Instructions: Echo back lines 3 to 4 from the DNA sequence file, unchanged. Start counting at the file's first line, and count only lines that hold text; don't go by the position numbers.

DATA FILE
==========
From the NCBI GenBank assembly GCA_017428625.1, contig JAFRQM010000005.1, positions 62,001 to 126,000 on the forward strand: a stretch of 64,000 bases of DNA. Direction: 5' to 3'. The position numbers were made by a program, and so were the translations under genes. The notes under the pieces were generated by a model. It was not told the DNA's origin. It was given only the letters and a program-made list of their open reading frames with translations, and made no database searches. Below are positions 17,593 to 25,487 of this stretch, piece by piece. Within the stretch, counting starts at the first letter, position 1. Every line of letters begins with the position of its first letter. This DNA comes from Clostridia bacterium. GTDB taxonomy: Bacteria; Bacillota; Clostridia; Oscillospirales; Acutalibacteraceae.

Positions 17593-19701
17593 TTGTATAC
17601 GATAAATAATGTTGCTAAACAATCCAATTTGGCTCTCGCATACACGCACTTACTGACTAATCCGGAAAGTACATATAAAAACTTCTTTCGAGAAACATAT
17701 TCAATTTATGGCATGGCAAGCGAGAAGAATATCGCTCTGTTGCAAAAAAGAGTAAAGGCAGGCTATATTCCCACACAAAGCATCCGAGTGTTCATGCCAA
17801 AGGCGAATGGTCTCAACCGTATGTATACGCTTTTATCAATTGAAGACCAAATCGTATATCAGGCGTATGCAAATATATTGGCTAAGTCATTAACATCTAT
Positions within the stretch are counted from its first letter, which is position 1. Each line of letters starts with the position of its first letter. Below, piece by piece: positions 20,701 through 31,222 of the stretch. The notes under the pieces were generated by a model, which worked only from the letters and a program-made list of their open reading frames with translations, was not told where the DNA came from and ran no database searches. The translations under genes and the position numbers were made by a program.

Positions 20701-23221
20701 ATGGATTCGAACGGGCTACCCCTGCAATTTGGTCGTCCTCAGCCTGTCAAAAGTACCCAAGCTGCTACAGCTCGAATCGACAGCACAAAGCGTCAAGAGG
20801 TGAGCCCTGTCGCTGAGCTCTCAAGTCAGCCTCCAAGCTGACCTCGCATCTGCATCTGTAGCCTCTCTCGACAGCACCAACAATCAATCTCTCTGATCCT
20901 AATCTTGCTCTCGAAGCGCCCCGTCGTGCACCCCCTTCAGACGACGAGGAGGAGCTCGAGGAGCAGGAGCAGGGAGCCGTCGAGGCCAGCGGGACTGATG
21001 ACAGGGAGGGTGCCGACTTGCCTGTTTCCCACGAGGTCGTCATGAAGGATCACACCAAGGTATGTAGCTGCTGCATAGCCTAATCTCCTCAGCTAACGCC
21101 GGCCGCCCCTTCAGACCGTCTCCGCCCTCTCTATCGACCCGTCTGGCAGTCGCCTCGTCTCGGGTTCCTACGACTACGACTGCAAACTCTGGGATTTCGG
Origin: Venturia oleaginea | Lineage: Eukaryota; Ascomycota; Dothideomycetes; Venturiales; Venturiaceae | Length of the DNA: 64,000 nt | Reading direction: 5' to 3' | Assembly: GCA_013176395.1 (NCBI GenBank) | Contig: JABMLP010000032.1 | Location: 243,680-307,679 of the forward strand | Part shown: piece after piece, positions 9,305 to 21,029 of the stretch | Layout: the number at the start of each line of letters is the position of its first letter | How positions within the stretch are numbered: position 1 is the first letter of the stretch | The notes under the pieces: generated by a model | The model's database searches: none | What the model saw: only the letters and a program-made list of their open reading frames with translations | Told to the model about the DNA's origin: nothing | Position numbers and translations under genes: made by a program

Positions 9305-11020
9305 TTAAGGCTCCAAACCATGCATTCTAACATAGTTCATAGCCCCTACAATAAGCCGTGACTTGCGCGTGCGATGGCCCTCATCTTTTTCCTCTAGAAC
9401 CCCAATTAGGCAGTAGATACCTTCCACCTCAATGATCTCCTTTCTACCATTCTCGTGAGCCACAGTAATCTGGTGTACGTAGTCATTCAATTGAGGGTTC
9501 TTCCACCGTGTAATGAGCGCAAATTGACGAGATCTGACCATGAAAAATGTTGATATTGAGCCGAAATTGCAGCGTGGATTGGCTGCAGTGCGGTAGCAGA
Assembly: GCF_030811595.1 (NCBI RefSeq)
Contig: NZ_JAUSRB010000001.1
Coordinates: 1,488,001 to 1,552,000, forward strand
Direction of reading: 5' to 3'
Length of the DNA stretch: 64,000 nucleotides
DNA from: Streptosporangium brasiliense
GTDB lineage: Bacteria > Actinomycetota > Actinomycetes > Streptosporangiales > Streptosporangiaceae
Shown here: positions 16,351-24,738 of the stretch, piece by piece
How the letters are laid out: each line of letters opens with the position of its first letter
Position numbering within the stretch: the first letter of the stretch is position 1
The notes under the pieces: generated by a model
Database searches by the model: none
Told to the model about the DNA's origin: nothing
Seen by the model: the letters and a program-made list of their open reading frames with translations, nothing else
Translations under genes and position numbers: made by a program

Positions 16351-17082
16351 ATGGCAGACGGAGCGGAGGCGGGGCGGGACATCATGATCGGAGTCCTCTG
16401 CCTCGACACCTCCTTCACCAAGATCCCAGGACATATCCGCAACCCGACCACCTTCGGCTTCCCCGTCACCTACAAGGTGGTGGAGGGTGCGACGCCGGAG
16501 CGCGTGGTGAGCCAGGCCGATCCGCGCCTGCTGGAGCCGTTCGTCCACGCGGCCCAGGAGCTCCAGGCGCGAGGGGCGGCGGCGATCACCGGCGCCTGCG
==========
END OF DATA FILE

17593 TTGTATAC
17601 GATAAATAATGTTGCTAAACAATCCAATTTGGCTCTCGCATACACGCACTTACTGACTAATCCGGAAAGTACATATAAAAACTTCTTTCGAGAAACATAT